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I can’t imagine why you would want to try 256G but I guess if you are watching video.......As a biker I must say... please don’t watch video while your car is in motion and am happy this does not seem possible..I bought several tiny, inexpensive sandisk 16G and also colour coded wrist straps for various music types. Need the wrist strap to easily pull the tiny usb out if the port and also to find them in the console. These all work great In either of the two front usb ports. Easier for me to go this route rather than try to search music on a large usb. Amazed at how many cd’s I was able to copy on one usb and still only half full.
I have appr. 2,200 albums of mp3's, in an ever-growing collection, so I have a reason. I also have a 200 Gb microSD card in my phone with all my music on it. My music goes everywhere I go!
 

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My point was, and the reason I commented about your vehicle ownership, perhaps in error, was that you commented that you never had an issue with NTSF formats, but you apparently never tried it in a Gen 5 CR-V as you don't own one. So, IF the Gen 5 CR-V has an issue using flash drives, you don't have any experience with this, and this is the issue the OP (bradleyp) is asking for assistance with. That's it.

I haven't used a flash drive in my vehicles in many years, so I cannot give any current experience or assistance with their usage in a Gen 5 CR-V.
I gotcha! True, but my brother has a late model Camry, and a late model Civic, and my neighbor has a late model CR-V, and I've made drives for all of them with NTFS and no issues yet. So, yeah, I do have experience. But yeah, I don't need it for myself. I just tend to be the go-to guy for friends, neighbors, and relatives. I still do stuff like this for 'em, but I don't fix their computers any more. I had to draw the line somewhere.
 

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I gotcha! True, but my brother has a late model Camry, and a late model Civic, and my neighbor has a late model CR-V, and I've made drives for all of them with NTFS and no issues yet. So, yeah, I do have experience. But yeah, I don't need it for myself. I just tend to be the go-to guy for friends, neighbors, and relatives. I still do stuff like this for 'em, but I don't fix their computers any more. I had to draw the line somewhere.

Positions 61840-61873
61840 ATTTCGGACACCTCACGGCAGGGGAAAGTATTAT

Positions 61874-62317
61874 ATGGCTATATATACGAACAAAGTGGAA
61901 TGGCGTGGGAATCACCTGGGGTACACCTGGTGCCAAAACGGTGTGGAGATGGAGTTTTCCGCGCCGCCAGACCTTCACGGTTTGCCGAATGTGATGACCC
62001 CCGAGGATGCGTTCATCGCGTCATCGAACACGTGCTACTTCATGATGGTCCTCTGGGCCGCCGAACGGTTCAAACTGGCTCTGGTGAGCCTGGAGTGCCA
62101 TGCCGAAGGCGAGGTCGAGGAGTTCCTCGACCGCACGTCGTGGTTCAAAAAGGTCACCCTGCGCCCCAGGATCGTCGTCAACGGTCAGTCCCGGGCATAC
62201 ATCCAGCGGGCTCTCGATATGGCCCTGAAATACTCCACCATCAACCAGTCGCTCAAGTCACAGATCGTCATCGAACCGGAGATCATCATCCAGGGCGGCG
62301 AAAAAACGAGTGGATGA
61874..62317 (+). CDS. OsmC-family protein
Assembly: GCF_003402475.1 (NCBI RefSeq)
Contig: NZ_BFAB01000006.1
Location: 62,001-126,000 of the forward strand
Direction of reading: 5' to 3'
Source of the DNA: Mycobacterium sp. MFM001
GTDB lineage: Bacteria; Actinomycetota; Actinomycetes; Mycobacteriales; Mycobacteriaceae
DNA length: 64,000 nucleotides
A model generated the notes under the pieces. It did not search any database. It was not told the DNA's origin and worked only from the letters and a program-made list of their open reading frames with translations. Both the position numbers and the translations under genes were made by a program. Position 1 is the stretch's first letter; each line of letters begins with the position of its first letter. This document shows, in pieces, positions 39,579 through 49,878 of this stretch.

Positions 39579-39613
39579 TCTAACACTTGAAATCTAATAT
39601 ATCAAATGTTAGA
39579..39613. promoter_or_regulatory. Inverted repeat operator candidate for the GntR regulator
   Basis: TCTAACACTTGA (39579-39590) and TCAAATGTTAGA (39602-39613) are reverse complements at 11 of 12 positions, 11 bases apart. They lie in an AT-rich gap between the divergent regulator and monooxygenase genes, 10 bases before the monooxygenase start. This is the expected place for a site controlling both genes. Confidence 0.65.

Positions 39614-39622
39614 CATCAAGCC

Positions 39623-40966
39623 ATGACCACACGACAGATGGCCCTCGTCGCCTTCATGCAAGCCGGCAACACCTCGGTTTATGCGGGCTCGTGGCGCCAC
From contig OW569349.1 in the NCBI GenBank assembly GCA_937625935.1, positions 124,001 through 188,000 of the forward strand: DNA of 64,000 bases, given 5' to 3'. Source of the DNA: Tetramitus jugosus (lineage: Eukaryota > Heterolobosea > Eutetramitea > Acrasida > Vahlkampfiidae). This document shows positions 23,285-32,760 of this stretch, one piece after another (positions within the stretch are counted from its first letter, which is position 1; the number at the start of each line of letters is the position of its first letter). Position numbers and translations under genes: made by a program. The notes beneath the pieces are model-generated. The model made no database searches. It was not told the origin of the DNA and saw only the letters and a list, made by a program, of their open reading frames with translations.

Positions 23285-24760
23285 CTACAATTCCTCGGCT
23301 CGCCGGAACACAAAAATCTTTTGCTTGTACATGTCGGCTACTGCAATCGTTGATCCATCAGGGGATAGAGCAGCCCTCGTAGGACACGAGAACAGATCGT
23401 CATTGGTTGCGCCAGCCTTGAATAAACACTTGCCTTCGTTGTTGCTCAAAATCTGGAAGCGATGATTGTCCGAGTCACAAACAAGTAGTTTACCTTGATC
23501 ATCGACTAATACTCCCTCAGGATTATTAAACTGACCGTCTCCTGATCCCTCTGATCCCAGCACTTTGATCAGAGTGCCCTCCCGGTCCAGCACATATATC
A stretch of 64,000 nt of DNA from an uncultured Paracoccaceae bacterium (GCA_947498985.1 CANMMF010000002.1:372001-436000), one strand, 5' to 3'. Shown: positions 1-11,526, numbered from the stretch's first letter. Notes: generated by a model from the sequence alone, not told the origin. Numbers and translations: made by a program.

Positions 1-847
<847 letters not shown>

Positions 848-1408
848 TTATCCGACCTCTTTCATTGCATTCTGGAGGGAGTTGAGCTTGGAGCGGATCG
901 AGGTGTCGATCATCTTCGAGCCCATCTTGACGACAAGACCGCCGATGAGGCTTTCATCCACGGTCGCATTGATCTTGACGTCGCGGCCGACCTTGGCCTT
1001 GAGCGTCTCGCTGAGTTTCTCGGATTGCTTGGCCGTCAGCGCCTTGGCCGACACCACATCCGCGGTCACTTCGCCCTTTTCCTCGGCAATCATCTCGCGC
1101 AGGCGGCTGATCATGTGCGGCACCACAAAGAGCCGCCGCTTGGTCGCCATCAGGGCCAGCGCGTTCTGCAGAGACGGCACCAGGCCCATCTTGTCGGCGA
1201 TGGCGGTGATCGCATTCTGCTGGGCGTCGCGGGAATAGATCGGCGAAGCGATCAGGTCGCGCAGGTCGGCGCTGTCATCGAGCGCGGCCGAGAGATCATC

Fair enough.
 

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I gotcha! True, but my brother has a late model Camry, and a late model Civic, and my neighbor has a late model CR-V, and I've made drives for all of them with NTFS and no issues yet. So, yeah, I do have experience. But yeah, I don't need it for myself. I just tend to be the go-to guy for friends, neighbors, and relatives. I still do stuff like this for 'em, but I don't fix their computers any more. I had to draw the line somewhere.
While in many cases either FAT32 or NTFS will serve a given application.........

Unless you are dealing with single files larger than 4gig, or a drive that exceeds 2 tera bytes, FAT32 works fine. And in fact FAT32 remains more interoperable across various electronic systems than NTFS (which was created specifically so Windows OS could deal with larger file sizes and disk sizes, and some additional file security features). NTFS does have some additional security features in it, but these tend to create more problems than they solve, particularly with mobile media being used across different electronic systems.

NTFS was created to address the emergence of video files often exceeding 4G, and hard disk technology moving beyond 2 Tera bytes.

For removable flash drives... NTFS is not required except for very large video files (greater than 4Gig). It can be used of course, as long as the electronic system you plug it in to recognizes NTFS, and has no issues with any embedded file permissions that may originate on a windows PC and not be compatible with other systems. Not all electronic systems can handle the specific file permissions of NTFS, so you need to know when and where to avoid NTFS, and under what conditions. In this regard, FAT32 is more bullet proof, especially for music libraries.